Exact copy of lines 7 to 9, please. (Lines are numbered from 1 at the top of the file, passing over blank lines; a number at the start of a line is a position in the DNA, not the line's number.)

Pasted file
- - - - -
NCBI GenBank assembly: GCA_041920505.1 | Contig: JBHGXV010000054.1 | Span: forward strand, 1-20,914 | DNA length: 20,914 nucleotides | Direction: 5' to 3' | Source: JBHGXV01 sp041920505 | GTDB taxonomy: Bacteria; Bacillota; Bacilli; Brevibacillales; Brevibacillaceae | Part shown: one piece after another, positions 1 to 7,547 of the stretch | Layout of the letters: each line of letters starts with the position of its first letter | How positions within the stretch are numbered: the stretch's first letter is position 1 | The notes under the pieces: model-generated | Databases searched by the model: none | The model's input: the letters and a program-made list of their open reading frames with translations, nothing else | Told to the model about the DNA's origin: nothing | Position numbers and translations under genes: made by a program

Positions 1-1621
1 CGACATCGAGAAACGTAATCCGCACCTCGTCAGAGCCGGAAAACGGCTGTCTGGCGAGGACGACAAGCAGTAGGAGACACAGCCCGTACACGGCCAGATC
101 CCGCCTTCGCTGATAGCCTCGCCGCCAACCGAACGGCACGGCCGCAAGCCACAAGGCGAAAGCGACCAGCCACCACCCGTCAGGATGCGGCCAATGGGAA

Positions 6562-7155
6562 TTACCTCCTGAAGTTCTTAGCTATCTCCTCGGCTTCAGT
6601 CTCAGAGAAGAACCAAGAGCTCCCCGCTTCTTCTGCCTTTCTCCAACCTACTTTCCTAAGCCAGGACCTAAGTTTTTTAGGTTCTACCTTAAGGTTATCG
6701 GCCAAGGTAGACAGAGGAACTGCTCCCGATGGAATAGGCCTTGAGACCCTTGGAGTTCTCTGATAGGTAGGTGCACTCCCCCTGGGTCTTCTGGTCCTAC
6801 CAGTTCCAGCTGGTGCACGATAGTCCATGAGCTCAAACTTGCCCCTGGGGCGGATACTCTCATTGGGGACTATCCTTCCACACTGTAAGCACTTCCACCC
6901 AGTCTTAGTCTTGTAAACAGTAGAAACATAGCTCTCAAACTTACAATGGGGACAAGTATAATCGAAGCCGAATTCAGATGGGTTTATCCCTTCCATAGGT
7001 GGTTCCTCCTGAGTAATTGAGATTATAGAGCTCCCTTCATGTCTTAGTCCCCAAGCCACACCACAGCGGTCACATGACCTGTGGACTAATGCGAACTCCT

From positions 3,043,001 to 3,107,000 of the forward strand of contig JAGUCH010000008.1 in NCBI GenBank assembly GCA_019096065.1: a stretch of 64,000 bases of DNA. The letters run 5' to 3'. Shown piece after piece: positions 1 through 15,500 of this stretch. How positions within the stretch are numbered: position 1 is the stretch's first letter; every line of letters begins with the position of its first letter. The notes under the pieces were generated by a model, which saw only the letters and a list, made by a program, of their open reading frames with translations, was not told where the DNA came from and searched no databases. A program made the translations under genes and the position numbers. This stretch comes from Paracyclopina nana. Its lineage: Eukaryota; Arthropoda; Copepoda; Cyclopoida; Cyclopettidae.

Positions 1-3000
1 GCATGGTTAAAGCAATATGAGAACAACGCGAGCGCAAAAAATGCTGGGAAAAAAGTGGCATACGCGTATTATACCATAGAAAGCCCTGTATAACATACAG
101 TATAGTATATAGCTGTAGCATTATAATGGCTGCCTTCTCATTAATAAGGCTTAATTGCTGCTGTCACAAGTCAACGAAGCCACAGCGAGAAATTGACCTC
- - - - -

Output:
6601 CTCAGAGAAGAACCAAGAGCTCCCCGCTTCTTCTGCCTTTCTCCAACCTACTTTCCTAAGCCAGGACCTAAGTTTTTTAGGTTCTACCTTAAGGTTATCG
6701 GCCAAGGTAGACAGAGGAACTGCTCCCGATGGAATAGGCCTTGAGACCCTTGGAGTTCTCTGATAGGTAGGTGCACTCCCCCTGGGTCTTCTGGTCCTAC
6801 CAGTTCCAGCTGGTGCACGATAGTCCATGAGCTCAAACTTGCCCCTGGGGCGGATACTCTCATTGGGGACTATCCTTCCACACTGTAAGCACTTCCACCC